The design of the cluster randomised controlled trial and results focused on clinical effectiveness of the intervention have been reported in detail elsewhere [9, 10]. In short, 37 GP practices were randomly assigned, using a computerised minimisation strategy, to either the intervention or the control group.GPs in practices allocated to the intervention group were offered a blended educational program (online and face-to-face training); they were trained to discuss pain management with parents using an information leaflet, and prompted to prescribe analgesics (paracetamol, and ibuprofen as add-on in case of insufficient pain relief) in weight-appropriate dosage. GPs in the practices allocated to the control group provided usual care. Management decisions, including antibiotic prescribing, were at the discretion of the GP. Children aged 6 months to 10 years with a GP-confirmed diagnosis of AOM (according to Dutch guidelines [11]) were eligible for participation, and were recruited by their GP. After inclusion, participants were followed for 28 days to capture the full range of the AOM episode, including all associated costs. The trial’s primary outcome was parent-reported mean ear pain score (scale 0–10) over the first three days;

Data collection

Data on health care costs, including GP consultations, prescription medication, specialist referrals, and hospital admissions, during the 28-day follow-up period were extracted from children’s primary care electronic health records. Data on patient and family costs due to the AOM episode were retrieved from diaries completed daily by the parents for the duration of follow-up. These diaries included questions on travel expenses, costs of over-the-counter (OTC) medication, and costs of childcare, related to the AOM episode. Data on productivity losses by parents of the children were retrieved from a questionnaire (iMTA Productivity Cost Questionnaire (iPCQ) [12] completed at day 28.

Resource use and valuation

Economic analyses were conducted using a societal perspective; including health care costs, patient and family costs, and costs of parental productivity losses. A detailed overview of unit costs for all cost items included in the study is shown in Table 1 and Supplementary Table 1.


Costs of prescription medication were estimated by using a publicly available Dutch database of current drug prices [13], increased with a pharmacist’s charge. Costs of GP consultation, as well as hospital outpatient department (OPD) visits, emergency department (ED) visits and hospital admissions were based on Dutch guidelines for pharmacoeconomic evaluation [14]. These guidelines include reference cost figures for the use in health economic evaluations for common types of healthcare use. Using a consumer price index (CPI) [15], 2014 costs from these guidelines were corrected for inflation up to 2017, the base year for cost calculations.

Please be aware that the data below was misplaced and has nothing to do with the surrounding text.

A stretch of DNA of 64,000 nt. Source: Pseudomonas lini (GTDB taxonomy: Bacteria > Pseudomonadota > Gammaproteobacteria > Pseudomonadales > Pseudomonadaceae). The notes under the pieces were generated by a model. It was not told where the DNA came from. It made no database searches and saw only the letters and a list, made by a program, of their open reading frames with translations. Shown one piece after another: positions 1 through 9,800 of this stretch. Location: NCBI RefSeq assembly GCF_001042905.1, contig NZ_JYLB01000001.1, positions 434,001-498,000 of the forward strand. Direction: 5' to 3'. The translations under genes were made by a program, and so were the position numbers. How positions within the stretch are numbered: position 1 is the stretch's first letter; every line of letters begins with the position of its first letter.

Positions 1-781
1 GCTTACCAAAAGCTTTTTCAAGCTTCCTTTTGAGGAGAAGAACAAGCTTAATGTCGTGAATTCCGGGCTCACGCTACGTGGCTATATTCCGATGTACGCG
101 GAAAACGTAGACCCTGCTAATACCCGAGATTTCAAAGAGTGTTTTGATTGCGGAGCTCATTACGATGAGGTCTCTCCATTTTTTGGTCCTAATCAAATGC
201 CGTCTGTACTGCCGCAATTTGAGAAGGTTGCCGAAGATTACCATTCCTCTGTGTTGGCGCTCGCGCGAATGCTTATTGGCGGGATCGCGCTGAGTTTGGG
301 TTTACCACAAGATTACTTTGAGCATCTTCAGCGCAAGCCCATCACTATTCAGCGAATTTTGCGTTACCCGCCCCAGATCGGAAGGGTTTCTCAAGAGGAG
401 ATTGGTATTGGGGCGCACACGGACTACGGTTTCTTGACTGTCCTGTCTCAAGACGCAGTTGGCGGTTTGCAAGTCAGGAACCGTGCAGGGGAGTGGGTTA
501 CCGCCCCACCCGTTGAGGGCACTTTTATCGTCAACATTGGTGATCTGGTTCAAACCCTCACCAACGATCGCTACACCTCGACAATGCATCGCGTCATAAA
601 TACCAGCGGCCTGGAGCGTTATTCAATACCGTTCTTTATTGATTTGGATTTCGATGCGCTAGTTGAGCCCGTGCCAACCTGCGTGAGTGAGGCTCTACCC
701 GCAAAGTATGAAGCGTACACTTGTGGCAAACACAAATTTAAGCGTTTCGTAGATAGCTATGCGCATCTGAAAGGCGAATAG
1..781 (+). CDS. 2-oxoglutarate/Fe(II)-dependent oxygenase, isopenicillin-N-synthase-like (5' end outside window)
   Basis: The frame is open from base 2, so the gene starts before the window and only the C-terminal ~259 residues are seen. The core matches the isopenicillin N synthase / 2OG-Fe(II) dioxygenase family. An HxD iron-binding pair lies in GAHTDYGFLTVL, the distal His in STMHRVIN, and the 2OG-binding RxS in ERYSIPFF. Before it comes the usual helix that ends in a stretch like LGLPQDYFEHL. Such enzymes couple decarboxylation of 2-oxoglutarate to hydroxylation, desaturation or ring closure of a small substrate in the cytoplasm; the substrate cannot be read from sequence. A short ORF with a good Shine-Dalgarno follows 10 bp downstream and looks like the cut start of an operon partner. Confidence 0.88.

Costs of OTC and complementary medication were based on average retail prices used in the Netherlands [16,17,18]. Childcare costs were used as reported by parents in the diary. Travel costs were based on Dutch guidelines for pharmacoeconomic evaluation, and corrected for inflation up to 2017 [14, 15].

For productivity losses, we calculated costs of absenteeism (being absent from work), presenteeism (being less productive while at work) and not being able to do unpaid work. Accumulating these three subtypes of productivity costs, we calculated a composite total productivity loss per parent caregiver.


In the current analyses, we deviated from our initial research protocol [9] in two ways. First, considering the absence of clinical effectiveness of the intervention at trial [10], we primarily combined data from the intervention and usual care group to estimate AOM cost in the overall trial population. Second, we refrained from calculating incremental cost-effectiveness ratios (ICER) for the same reason.

Given the short-term duration of the trial, neither costs nor benefits were discounted. We imputed ten times for relevant missing data using the SPSS multiple imputation function [19], and subsequently pooled results using Rubin’s rule [20].